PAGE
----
Genetic determinants of gut microbiota composition and bile acid profiles in mice

Posted by: | September 4, 2019 | Comments


Genetic architecture of quantitative trait loci (QTL) for microbial exact sequence variants (ESVs) and taxa abundance, and plasma and cecal bile acids in 400 Diversity Outbred (DO) mice

The microbial communities that inhabit the distal gut of humans and other mammals exhibit large inter-individual variation. While host genetics is a known factor that influences gut microbiota composition, the mechanisms underlying this variation remain largely unknown. Bile acids (BAs) are hormones that are produced by the host and chemically modified by gut bacteria. BAs serve as environmental cues and nutrients to microbes, but they can also have antibacterial effects. We hypothesized that host genetic variation in BA metabolism and homeostasis influence gut microbiota composition. To address this, we used the Diversity Outbred (DO) stock, a population of genetically distinct mice derived from eight founder strains. We characterized the fecal microbiota composition and plasma and cecal BA profiles from 400 DO mice maintained on a high-fat high-sucrose diet for ~22 weeks.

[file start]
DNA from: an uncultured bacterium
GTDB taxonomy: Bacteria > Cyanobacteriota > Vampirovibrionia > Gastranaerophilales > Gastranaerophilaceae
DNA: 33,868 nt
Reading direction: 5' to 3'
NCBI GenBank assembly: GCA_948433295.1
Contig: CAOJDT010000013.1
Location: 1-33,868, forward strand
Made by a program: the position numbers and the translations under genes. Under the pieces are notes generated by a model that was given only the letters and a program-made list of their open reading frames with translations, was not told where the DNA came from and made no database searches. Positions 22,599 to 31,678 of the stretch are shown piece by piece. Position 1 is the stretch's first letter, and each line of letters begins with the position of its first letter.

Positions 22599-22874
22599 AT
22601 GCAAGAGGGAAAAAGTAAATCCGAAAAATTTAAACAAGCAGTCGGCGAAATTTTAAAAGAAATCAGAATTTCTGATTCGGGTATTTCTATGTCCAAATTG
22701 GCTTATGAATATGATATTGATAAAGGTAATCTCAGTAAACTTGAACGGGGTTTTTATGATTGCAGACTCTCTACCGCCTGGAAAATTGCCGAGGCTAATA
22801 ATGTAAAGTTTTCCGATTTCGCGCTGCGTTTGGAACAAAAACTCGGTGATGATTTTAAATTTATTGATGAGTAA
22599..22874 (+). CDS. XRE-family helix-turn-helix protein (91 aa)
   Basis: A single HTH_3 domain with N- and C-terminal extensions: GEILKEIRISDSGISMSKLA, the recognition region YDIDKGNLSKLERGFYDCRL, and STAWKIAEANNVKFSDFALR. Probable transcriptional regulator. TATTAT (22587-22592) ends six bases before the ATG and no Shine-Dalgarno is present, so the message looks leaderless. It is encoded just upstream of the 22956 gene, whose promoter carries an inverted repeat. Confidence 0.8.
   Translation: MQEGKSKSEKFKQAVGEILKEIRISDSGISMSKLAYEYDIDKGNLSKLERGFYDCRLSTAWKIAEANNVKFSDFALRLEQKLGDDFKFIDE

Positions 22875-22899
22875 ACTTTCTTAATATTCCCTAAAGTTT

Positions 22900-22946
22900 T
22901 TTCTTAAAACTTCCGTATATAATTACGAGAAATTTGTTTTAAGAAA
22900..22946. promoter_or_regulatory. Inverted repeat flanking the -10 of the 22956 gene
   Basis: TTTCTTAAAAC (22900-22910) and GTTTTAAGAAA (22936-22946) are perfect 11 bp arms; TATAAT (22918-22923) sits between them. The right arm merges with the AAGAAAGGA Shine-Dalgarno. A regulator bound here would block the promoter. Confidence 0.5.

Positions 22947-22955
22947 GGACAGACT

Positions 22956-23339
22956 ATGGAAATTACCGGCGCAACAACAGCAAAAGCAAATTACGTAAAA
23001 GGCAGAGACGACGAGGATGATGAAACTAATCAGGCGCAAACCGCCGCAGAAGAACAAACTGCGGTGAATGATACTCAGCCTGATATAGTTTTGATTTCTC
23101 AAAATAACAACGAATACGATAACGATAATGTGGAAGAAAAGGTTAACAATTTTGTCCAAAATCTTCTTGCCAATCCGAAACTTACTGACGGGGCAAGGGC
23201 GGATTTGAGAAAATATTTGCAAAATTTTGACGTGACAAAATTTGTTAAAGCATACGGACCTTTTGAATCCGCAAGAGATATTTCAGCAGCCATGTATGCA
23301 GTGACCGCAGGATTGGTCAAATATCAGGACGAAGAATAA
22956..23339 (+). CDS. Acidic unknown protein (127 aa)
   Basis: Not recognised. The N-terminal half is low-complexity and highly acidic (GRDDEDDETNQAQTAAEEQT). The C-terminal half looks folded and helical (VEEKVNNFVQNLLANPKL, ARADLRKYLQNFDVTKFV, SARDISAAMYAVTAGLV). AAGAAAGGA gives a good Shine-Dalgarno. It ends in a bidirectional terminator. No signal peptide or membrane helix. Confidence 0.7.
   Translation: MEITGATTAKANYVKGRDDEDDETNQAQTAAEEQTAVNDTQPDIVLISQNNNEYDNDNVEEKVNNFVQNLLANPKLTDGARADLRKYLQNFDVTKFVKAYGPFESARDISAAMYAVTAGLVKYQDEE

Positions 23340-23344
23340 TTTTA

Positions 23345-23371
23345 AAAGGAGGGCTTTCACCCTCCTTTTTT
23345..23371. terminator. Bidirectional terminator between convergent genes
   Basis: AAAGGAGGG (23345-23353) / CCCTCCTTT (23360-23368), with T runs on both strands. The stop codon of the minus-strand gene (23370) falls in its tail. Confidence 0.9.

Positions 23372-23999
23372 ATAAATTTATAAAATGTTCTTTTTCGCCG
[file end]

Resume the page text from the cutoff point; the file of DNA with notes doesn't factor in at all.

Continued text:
Read more at: PLoS Genetics

Julia H. Kemis, Vanessa Linke, Kelsey L. Barrett, Frederick J. Boehm, Lindsay L. Traeger, Mark P. Keller, Mary E. Rabaglia, Kathryn L. Schueler, Donald S. Stapleton, Daniel M. Gatti, Gary A. Churchill, Daniel Amador-Noguez, Jason D. Russell, Brian S. Yandell, Karl W. Broman, Joshua J. Coon, Alan D. Attie, and Federico E. Rey. PLoS Genetics. DOI: 29 August, 2019.

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